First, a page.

It started off as a relatively straightforward debate in the Malaysian Parliament at the end of last month, but little did anyone know that it would erupt into a full-blown religious row, with one community leader after another steadily caught up in a typhoon of recrimination.
Alcohol consumption and its effect on society is a hot topic in this country at the moment. It goes without saying that it is forbidden for Muslims to buy or consume alcohol, but in multicultural Malaysia it is tolerated among non-Muslims to do so, albeit subject to astronomical tax levies which make it more expensive to drink in trendy Malaysian bars than it would in cities in many developed nations.
Meanwhile, as part of the nationwide lockdown first imposed on March 18 to combat COVID-19, pubs and clubs have been forced to close, along with almost every other venue where people had the potential to congregate in numbers.
There was little argument from the people, as the overwhelming sentiment was defeat the virus first, then kickstart the economy later when the health service could keep a handle on cases.
As promised, bit by bit over the following months, Prime Minister Muhyiddin Yassin authorised one industry after another to start trading and contribute to economic recovery.
The food and beverage industry was one of the first to reopen its doors, despite potentially crippling social distancing and hygiene restrictions. Malaysians are social animals and eating out is a daily habit.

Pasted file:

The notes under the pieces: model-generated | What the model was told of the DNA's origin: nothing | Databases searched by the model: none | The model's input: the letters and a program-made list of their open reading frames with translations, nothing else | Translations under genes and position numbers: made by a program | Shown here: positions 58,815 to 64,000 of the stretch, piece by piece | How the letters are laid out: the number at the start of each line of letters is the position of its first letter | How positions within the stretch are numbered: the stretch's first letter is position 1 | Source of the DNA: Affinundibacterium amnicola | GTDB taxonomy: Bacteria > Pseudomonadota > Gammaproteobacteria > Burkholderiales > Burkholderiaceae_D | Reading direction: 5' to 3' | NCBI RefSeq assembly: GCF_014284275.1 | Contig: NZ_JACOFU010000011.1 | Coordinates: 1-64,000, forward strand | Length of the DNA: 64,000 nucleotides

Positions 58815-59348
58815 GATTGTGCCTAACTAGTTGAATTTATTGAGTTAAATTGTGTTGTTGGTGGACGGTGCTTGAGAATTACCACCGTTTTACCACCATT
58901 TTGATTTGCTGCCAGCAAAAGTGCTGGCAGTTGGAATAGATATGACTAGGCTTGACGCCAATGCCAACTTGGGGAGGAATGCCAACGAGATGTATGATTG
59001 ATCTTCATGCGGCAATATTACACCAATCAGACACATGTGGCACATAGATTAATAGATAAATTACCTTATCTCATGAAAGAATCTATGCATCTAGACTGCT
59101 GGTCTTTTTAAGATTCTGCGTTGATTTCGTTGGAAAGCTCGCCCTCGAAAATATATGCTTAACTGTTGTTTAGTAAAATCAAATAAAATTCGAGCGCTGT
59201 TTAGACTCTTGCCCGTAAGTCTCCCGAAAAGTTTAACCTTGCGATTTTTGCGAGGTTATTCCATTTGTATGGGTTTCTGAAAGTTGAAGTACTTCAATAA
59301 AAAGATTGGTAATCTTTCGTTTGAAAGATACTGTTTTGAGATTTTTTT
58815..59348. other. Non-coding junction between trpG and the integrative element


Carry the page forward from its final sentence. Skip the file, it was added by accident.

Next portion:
However, while eateries have now been open for the better part of three months, establishments that rely on alcohol for revenue remain firmly closed.
In parallel, after a spate of alcohol-related fatal road accidents, lawmakers have been debating tightening up laws to deter drink-driving.
In situations like this, it is normal for ultra-conservative Islamist party PAS — which is intent on imposing strict sharia law — to attempt to turn the religious screw and further put the squeeze on non-Muslims.
So, in a parliamentary debate about alcohol, it was expected that a PAS lawmaker may say something that would make non-Muslims bridle.
Yet nothing prepared the house for Nik Muhammad Zawawi Salleh, the MP for Pasir Puteh, who stood up and calmly stated his opinion that Christians had “distorted or changed” the Bible in reference to alcohol consumption.